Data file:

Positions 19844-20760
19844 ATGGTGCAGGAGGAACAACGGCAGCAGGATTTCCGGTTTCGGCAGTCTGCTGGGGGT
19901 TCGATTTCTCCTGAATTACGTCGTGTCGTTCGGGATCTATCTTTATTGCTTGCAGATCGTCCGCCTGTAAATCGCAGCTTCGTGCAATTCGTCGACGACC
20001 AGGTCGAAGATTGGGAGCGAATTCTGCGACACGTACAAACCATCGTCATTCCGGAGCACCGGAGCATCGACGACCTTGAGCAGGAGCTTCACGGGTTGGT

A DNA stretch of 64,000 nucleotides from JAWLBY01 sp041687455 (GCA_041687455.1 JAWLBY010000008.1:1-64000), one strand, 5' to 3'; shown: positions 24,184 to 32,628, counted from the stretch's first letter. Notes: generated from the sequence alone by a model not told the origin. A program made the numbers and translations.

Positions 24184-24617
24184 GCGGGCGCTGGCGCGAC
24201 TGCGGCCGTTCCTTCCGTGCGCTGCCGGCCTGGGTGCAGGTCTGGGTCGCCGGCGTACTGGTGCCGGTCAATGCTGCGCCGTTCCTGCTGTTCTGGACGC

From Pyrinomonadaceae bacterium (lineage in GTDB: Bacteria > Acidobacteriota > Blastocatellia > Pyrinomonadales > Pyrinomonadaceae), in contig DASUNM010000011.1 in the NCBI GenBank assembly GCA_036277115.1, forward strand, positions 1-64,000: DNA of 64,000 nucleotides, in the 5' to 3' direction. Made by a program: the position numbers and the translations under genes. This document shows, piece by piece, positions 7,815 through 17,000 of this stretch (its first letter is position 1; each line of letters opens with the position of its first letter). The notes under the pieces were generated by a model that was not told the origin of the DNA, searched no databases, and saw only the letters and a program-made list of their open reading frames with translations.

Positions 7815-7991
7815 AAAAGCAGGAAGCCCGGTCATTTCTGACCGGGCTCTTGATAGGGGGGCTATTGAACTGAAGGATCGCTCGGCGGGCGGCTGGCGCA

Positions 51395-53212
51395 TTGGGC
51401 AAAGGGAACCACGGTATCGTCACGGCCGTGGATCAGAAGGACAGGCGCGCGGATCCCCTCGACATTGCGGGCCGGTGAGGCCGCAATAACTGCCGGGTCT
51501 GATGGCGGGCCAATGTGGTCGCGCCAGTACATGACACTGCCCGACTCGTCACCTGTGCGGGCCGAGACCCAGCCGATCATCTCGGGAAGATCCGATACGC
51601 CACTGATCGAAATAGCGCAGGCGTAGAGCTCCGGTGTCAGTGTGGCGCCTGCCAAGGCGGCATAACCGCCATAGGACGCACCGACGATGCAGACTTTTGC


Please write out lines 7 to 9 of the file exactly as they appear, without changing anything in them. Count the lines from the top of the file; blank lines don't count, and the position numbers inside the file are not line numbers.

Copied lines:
24184 GCGGGCGCTGGCGCGAC
24201 TGCGGCCGTTCCTTCCGTGCGCTGCCGGCCTGGGTGCAGGTCTGGGTCGCCGGCGTACTGGTGCCGGTCAATGCTGCGCCGTTCCTGCTGTTCTGGACGC

From Pyrinomonadaceae bacterium (lineage in GTDB: Bacteria > Acidobacteriota > Blastocatellia > Pyrinomonadales > Pyrinomonadaceae), in contig DASUNM010000011.1 in the NCBI GenBank assembly GCA_036277115.1, forward strand, positions 1-64,000: DNA of 64,000 nucleotides, in the 5' to 3' direction. Made by a program: the position numbers and the translations under genes. This document shows, piece by piece, positions 7,815 through 17,000 of this stretch (its first letter is position 1; each line of letters opens with the position of its first letter). The notes under the pieces were generated by a model that was not told the origin of the DNA, searched no databases, and saw only the letters and a program-made list of their open reading frames with translations.